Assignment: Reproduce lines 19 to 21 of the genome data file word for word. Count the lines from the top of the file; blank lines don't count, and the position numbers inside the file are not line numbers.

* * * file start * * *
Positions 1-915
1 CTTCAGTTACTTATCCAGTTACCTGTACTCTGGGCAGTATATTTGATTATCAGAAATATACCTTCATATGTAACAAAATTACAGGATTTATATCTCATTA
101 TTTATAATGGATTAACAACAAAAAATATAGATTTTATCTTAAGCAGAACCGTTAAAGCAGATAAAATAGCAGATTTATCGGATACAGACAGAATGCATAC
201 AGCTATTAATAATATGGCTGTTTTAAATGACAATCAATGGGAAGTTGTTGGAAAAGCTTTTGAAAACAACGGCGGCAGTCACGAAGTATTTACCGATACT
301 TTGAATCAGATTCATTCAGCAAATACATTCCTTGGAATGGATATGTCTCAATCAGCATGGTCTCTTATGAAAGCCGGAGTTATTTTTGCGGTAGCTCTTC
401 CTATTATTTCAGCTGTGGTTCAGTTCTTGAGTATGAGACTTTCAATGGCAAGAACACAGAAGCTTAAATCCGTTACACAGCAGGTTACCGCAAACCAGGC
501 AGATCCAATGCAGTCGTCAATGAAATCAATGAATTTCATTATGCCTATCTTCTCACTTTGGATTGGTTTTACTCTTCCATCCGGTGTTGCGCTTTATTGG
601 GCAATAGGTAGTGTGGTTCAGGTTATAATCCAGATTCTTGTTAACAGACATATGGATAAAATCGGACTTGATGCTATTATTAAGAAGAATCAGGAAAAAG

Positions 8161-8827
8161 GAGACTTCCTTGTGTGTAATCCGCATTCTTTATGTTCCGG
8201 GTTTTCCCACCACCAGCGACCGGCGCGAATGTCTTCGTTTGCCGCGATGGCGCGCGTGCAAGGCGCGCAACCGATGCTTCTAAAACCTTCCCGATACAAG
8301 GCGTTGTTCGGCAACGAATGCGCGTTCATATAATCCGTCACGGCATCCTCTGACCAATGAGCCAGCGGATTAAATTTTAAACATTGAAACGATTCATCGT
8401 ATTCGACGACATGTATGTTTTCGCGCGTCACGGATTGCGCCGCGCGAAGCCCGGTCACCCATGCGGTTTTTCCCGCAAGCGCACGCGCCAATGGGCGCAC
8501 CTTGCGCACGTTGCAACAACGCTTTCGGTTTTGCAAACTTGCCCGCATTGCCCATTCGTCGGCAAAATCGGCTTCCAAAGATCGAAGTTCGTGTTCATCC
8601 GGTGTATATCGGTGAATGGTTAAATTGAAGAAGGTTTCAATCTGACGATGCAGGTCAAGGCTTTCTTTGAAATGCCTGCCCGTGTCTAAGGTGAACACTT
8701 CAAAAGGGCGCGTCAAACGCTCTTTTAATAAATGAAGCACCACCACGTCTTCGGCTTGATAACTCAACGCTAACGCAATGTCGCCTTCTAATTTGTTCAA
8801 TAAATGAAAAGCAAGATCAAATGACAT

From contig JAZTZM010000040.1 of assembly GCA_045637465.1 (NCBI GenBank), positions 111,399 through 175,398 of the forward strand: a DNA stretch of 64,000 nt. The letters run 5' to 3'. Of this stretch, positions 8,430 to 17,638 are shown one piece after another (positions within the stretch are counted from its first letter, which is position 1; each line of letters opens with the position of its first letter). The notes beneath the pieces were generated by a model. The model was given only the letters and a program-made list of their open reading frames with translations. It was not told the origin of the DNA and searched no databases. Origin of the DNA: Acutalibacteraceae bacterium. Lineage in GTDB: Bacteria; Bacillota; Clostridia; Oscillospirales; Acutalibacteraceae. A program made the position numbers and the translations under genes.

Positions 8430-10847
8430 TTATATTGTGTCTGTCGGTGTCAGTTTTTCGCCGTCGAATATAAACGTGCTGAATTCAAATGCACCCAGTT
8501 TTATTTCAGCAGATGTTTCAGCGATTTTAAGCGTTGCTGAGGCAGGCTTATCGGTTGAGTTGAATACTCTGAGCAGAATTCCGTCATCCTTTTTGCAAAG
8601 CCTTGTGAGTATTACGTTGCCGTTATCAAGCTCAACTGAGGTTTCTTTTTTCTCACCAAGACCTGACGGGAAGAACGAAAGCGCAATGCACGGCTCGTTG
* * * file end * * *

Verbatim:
Positions 8430-10847
8430 TTATATTGTGTCTGTCGGTGTCAGTTTTTCGCCGTCGAATATAAACGTGCTGAATTCAAATGCACCCAGTT
8501 TTATTTCAGCAGATGTTTCAGCGATTTTAAGCGTTGCTGAGGCAGGCTTATCGGTTGAGTTGAATACTCTGAGCAGAATTCCGTCATCCTTTTTGCAAAG